The second word, קְרָאתִ֣יךָ, is from the Hebrew root קָרָא (qara; cry, call, shout).

The third word is יְהֹוָה (Yahweh), one of the two words for God used in our psalm. (The other is אֲדֹנָי֮, Adonai, see Line 2).

As you can see above by counting the words, a powerful statement like Line 1 can be done in three words in Hebrew -- the English translation needs nine.

But what are those depths the Psalmist speaks of?

Most commentaries agree that the Psalmist employs here an ancient metaphor for chaos well-known to her contemporaries: the depths of the sea.

She cries "from the depths of the sea" because someone or something makes her feel alienated. As she cries out to Yahweh, we feel her anguish, her sense of abandonment, her sense of deep sadness.

The Message Bible renders V. 1, "Help, God—the bottom has fallen out of my life! Master, hear my cry for help!"

Walter Brueggemann muses about the tone of the Psalmist, reflecting on the fact that in the Songs of Ascents (of which our psalm is part) God is addressed as King:

"From where should the ruler of reality be addressed? One might think it should be from a posture of obedience, or at least from a situation of prosperity and success, indicating conformity to the blessed order of creation. One ought to address the king suitably dressed, properly positioned, with a disciplined, well-modulated voice. But this psalm is the miserable cry of a nobody from nowhere."

He then reminds us of Exodus Chapter 2, the beginning of Israel's liberation story:

The Israelites groaned under their slavery, and cried out. Out of the slavery their cry for help rose up to God. God heard their groaning, and God remembered his covenant with Abraham, Isaac, and Jacob. (Ex 2:23b-24)

If you and I heard V. 2 for the first time, this might very well the point where we would worry about our audacious Psalmist: Let your ears be attentive / to the voice of my entreaties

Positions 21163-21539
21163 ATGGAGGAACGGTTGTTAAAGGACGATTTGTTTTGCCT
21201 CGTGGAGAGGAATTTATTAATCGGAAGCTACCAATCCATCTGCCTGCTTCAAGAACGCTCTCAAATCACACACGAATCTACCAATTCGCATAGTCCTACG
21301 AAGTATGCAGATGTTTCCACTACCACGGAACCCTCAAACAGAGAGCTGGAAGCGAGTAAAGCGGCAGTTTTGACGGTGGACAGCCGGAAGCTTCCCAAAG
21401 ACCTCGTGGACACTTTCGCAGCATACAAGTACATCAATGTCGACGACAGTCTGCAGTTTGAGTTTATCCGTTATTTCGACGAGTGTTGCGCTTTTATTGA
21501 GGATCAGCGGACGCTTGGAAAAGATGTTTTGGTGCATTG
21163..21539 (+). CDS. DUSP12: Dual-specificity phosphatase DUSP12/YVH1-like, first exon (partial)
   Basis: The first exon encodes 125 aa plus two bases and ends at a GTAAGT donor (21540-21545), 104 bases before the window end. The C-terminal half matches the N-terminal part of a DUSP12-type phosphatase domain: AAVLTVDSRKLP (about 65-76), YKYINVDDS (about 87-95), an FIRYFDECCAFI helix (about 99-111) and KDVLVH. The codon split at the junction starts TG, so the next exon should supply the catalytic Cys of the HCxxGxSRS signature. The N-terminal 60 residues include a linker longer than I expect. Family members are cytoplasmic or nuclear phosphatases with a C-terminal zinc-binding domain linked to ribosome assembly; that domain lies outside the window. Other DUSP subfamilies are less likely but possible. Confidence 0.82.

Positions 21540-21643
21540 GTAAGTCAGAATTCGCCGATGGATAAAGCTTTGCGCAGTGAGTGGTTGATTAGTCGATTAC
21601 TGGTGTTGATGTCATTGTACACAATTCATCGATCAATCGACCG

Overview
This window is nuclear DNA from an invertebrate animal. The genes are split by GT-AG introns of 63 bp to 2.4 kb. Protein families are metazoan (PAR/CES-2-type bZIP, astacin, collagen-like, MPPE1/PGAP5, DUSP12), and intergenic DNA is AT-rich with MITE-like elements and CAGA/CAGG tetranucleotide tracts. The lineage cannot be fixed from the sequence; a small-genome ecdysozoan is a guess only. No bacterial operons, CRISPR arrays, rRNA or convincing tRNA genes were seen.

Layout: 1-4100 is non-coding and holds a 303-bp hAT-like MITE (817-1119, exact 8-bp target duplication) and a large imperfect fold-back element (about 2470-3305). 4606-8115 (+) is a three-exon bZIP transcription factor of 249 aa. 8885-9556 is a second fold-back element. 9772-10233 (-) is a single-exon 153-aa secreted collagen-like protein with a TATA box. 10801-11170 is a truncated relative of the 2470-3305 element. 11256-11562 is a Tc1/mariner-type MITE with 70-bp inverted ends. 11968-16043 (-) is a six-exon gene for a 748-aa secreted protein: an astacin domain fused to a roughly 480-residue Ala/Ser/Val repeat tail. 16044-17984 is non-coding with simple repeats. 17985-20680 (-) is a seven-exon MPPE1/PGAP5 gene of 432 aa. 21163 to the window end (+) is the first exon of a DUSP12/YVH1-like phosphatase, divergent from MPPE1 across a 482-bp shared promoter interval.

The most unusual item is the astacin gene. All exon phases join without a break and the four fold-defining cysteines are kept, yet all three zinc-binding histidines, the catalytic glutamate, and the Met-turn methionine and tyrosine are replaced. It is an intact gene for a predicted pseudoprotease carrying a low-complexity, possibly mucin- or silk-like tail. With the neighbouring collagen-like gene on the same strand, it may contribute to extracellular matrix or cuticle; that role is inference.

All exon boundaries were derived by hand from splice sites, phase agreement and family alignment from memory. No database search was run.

But ... apparently she is not smashed to smithereens, as she presses on in V. 3 with a rhetorical question: If iniquities you keep account of, O Lord, / Lord, who could stand? 

Then we get to the theological center of Psalm 130:

V. 4
כִּֽי  עִמְּךָ֥  הַסְּלִיחָ֑ה
kî-  im·məkā  has·sə·lî·ḥāh;
But there is with you forgiveness,
Denn bei dir ist die Vergebung,

לְ֝מַ֗עַן תִּוָּרֵֽא
lə·ma·‘an  tiw·wā·rê
so that you may be revered.
daß man dich fürchte.

The Hebrew word translated with "forgiveness" is סְלִיחָה (selichah), a seldom-used noun derived from the verb סָלַח (salach; to forgive, pardon, spare).

But there is with you forgiveness so that you may be revered.

Notice the odd pairing of forgiveness with fear/reverence.

Björn Schwenger suggests that we let V. 4 sit on our tongue so we can taste its sweetness.  He then spells out what a lot of people might expect the Psalmist to have said instead: "With you there is judgment and punishment, so that people fear you."

This is a stunning revelation about God: that forgiveness is there before anything else ("ex nihilo" as Brueggemann puts it), and that reverence follows from it.

It can be said, then, that reverence is born in the marvelous experience of God's forgiveness.

A phrase often used by German theologians comes to mind: "die vorauslaufende Gnade Gottes" -- literally "the Grace of God that runs ahead of us". It's God's version of unconditional regard; his love wins out no matter how badly we mess up. What wondrous imbalance indeed.

In his hymn "Aus tiefer Not schrei ich zu dir" (Out of the depths I cry to Thee) Martin Luther perfectly matches the "wondrous  imbalance" proclaimed by the Psalmist:

Ob bei uns ist der Sünden viel,
Bei Gott ist viel mehr Gnade.
[Although our sins are manifold,
God’s mercy is more powerful.]*


*the translation in blank verse is my own.